Wisconsin Law

  State law determines the validity of
   obligations.
  In limited cases, State law also determines
   whether the interest on obligations validly
   issued under State law is exempt from
   State income tax.
  Legislative proposals have been made to
   give a state tax exemption for interest on
   certain WHEFA bonds.
PARTIES TO A TYPICAL
TAXABLE FINANCING
Parties to a Typical Taxable
Financing
    Borrower
    Lender
                        Borrowing
                        Purposes


         Promise to
           repay

Lender                Borrower


          Cash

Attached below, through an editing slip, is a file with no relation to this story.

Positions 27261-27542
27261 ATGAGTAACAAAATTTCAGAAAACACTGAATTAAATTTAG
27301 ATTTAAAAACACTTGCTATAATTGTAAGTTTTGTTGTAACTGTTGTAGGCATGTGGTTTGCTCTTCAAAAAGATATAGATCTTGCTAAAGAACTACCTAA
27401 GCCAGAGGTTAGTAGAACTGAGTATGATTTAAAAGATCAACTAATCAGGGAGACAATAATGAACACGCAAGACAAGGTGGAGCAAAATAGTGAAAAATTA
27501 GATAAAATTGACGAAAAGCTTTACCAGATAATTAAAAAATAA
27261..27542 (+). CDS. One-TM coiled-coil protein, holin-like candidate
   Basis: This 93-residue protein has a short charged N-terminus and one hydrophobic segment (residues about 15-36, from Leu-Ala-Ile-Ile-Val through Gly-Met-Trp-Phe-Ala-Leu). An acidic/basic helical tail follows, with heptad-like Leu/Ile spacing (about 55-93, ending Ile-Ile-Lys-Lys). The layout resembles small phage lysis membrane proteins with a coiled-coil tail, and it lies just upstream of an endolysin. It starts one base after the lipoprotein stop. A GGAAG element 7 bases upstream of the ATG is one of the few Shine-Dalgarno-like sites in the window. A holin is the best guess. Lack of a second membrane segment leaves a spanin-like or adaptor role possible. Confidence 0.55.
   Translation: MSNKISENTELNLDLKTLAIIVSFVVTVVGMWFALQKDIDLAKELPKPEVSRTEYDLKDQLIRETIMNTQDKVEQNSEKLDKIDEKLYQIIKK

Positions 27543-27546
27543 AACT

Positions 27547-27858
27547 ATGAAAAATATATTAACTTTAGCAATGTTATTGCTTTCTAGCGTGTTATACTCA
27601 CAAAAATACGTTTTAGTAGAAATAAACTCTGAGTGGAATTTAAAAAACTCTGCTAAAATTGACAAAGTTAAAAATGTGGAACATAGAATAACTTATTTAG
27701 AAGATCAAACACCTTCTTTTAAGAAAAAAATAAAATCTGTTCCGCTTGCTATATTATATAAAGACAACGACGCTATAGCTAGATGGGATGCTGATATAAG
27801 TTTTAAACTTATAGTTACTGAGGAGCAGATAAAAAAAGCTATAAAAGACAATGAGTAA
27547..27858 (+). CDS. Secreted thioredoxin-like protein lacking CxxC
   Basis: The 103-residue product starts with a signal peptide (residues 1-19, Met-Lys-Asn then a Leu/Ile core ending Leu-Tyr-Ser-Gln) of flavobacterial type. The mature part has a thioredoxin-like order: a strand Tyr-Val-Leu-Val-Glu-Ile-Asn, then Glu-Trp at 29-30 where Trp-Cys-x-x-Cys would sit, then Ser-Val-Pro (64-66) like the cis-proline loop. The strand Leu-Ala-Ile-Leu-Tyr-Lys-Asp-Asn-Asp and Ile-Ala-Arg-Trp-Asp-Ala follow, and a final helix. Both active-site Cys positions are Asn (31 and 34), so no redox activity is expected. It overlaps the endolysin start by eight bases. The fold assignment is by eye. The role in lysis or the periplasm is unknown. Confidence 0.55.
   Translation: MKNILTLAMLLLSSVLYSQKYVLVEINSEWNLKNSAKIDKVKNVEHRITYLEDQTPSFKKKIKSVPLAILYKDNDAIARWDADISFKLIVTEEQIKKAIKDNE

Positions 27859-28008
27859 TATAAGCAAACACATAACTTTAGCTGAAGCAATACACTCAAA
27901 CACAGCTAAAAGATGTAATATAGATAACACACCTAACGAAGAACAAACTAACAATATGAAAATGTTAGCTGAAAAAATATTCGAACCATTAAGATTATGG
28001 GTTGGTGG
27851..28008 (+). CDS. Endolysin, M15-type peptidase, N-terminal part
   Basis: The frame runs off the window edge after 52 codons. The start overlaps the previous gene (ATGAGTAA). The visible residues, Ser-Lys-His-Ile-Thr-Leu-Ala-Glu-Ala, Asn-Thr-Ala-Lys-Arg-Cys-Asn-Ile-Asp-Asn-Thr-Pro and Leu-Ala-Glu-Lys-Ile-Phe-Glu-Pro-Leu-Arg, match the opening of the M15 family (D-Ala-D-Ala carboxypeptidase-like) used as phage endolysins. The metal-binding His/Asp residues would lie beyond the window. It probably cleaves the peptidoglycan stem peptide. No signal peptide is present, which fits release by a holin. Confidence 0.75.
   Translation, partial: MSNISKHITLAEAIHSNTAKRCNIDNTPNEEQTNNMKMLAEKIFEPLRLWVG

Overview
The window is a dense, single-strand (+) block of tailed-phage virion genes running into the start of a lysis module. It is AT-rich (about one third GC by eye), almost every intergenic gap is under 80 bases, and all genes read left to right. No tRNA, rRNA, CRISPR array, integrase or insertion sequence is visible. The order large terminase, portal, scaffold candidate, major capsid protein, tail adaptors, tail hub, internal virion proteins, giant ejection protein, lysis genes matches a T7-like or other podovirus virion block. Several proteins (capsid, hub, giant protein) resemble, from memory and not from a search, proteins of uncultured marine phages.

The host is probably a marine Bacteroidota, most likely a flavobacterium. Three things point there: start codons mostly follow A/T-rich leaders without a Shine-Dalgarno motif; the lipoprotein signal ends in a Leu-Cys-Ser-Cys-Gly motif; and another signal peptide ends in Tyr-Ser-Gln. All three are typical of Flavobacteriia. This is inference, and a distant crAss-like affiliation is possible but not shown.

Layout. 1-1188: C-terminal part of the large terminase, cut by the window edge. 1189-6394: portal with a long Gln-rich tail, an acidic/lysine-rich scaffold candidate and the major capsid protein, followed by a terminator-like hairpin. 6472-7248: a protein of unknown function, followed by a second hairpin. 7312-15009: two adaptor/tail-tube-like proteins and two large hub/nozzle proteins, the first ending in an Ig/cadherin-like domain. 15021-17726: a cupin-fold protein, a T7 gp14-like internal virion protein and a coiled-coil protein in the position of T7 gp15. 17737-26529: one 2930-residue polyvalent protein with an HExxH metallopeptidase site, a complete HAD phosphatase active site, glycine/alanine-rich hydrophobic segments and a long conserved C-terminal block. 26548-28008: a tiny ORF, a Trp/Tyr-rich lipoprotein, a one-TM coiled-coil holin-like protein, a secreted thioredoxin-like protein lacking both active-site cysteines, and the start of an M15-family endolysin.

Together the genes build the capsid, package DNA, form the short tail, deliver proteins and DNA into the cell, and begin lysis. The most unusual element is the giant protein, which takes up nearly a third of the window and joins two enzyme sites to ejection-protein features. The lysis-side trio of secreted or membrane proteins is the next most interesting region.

PARTIES TO A TYPICAL
TAX-EXEMPT FINANCING
Parties to a Typical
Tax-Exempt Financing
    Issuer
    Borrower
    Purchaser (lender)
    Trustee as representative of
     purchasers
    Credit enhancer
          Cash                          Cash




 Lender                 Issuer
                                               Borrower
Purchaser              (Conduit)




    Promise to repay               Promise to repay
    (Revenue Bond)                     (Note)
WHO ARE THE
POTENTIAL ISSUERS OF
TAX-EXEMPT DEBT?
Potential Issuers

    Must be a governmental or quasi-
     governmental unit
    Wisconsin Health and Educational Facilities
     Authority (WHEFA)
    Cities, towns and villages
    Redevelopment authorities
    Housing authorities
    Community development authorities
Why Would One Issuer Be
Chosen Over Another?
    Type of projects for which it can
     issue bonds
    Issuer’s expertise
    Local politics
    Bank eligibility